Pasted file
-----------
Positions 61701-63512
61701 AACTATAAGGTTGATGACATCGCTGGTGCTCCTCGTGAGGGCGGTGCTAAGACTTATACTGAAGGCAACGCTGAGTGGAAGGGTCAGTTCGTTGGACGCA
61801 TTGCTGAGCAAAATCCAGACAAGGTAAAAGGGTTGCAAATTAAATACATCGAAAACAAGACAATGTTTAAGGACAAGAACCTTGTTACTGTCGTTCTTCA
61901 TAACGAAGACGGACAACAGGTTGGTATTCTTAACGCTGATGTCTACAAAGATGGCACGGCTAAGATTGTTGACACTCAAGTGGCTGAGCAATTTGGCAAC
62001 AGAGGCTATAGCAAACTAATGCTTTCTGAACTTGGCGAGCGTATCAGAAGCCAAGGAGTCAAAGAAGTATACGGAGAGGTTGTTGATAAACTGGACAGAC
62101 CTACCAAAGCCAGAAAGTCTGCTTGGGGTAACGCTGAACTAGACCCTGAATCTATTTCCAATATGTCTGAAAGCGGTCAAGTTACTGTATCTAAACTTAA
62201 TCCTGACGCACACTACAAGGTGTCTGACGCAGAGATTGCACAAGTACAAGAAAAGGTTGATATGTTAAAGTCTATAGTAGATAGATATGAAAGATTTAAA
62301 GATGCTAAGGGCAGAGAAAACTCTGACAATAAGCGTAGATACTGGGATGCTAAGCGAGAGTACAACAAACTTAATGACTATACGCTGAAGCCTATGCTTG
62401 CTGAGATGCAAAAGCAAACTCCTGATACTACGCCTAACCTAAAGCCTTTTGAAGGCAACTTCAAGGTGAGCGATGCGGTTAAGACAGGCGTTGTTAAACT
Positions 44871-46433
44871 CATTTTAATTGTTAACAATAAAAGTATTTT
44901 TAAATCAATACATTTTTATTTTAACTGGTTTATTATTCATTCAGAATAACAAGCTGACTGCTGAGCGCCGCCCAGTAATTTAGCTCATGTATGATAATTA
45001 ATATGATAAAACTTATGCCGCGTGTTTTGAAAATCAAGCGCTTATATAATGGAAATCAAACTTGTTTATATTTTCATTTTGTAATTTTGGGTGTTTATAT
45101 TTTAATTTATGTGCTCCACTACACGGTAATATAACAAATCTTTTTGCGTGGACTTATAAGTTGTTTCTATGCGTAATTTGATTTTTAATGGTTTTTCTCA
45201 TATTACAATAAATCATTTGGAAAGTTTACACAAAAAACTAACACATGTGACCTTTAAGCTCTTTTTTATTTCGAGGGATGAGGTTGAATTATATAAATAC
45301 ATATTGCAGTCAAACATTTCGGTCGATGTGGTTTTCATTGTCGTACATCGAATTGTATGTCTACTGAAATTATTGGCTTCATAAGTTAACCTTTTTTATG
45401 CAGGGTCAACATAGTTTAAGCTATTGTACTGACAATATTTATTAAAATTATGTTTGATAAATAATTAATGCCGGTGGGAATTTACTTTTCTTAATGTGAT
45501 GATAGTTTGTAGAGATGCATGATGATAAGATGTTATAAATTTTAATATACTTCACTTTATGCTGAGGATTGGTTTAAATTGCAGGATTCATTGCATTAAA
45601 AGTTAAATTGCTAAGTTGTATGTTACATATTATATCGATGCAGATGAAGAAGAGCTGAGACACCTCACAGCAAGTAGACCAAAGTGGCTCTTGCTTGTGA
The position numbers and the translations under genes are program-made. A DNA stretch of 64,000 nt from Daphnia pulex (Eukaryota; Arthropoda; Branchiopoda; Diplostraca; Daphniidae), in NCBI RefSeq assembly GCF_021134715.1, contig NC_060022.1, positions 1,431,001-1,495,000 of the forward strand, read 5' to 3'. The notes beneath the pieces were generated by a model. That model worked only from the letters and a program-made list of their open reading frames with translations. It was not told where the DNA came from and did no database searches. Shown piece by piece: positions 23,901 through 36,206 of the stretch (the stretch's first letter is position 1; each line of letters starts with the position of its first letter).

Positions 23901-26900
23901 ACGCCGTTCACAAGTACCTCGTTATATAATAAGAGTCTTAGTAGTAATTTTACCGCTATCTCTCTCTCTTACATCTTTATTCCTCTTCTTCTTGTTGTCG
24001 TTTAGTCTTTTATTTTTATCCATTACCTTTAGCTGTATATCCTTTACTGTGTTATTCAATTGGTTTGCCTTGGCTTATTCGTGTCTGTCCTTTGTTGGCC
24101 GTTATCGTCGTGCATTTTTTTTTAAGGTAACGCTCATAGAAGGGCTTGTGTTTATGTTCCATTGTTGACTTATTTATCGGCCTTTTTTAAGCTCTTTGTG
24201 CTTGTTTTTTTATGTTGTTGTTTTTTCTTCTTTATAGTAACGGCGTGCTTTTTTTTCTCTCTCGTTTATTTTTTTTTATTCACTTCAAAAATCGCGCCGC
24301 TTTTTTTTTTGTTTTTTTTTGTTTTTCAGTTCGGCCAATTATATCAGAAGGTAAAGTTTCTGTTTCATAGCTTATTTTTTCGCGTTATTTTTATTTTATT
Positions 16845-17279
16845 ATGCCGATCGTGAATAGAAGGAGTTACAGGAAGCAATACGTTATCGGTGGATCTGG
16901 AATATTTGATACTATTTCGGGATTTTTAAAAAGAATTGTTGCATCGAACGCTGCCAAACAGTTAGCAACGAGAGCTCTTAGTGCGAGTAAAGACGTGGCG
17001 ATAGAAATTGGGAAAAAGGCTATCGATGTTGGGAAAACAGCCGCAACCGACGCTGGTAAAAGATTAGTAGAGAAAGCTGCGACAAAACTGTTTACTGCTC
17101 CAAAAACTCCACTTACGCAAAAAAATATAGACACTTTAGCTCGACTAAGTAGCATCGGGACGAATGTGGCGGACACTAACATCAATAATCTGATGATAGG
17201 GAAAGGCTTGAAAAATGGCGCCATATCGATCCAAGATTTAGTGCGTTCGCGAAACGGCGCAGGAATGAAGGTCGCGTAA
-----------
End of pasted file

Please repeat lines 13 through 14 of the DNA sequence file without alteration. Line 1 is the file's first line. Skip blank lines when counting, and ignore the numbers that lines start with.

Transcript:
45001 ATATGATAAAACTTATGCCGCGTGTTTTGAAAATCAAGCGCTTATATAATGGAAATCAAACTTGTTTATATTTTCATTTTGTAATTTTGGGTGTTTATAT
45101 TTTAATTTATGTGCTCCACTACACGGTAATATAACAAATCTTTTTGCGTGGACTTATAAGTTGTTTCTATGCGTAATTTGATTTTTAATGGTTTTTCTCA